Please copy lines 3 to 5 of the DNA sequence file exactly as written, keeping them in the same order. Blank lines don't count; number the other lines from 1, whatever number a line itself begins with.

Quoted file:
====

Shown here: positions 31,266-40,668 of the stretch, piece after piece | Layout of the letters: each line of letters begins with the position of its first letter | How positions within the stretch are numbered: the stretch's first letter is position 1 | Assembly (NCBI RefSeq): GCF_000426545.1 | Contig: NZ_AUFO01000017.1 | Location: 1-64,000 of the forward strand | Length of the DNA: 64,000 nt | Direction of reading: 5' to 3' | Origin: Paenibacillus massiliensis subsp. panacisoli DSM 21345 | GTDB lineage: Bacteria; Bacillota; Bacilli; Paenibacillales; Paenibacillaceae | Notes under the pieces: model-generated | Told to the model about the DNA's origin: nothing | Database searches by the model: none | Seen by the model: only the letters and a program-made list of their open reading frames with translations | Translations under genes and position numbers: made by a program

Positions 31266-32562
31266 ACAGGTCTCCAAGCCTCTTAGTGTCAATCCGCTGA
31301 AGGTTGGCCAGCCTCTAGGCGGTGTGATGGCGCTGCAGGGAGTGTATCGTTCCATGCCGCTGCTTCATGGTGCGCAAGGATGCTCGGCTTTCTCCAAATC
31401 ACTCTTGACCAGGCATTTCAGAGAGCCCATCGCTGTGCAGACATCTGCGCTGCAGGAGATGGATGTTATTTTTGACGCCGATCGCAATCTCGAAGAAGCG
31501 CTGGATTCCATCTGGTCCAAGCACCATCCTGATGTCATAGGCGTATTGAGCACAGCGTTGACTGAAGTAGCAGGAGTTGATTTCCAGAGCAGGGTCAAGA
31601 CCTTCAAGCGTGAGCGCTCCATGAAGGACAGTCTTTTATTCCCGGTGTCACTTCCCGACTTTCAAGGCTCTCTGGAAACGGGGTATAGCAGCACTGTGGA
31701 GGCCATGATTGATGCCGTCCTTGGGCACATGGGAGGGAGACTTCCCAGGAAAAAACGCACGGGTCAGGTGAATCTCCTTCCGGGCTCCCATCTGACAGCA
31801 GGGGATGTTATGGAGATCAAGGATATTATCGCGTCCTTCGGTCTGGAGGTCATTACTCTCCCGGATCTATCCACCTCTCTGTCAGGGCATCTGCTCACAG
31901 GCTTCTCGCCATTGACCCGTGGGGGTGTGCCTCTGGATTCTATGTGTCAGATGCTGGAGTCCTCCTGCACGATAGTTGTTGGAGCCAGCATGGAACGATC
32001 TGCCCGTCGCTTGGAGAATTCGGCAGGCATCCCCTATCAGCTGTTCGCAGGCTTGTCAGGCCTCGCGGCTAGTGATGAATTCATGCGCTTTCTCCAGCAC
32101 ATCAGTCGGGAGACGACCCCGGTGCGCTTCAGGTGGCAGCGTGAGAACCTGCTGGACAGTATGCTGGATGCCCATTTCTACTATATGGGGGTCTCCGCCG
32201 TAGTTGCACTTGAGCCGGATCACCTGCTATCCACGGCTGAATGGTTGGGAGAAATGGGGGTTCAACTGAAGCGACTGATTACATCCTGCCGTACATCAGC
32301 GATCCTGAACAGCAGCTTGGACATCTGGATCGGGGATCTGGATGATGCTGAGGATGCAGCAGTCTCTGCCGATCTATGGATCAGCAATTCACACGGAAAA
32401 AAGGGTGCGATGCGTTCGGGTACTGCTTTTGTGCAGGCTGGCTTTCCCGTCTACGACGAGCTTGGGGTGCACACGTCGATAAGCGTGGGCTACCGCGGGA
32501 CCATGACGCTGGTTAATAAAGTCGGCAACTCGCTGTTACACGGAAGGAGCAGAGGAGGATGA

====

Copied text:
31266 ACAGGTCTCCAAGCCTCTTAGTGTCAATCCGCTGA
31301 AGGTTGGCCAGCCTCTAGGCGGTGTGATGGCGCTGCAGGGAGTGTATCGTTCCATGCCGCTGCTTCATGGTGCGCAAGGATGCTCGGCTTTCTCCAAATC
31401 ACTCTTGACCAGGCATTTCAGAGAGCCCATCGCTGTGCAGACATCTGCGCTGCAGGAGATGGATGTTATTTTTGACGCCGATCGCAATCTCGAAGAAGCG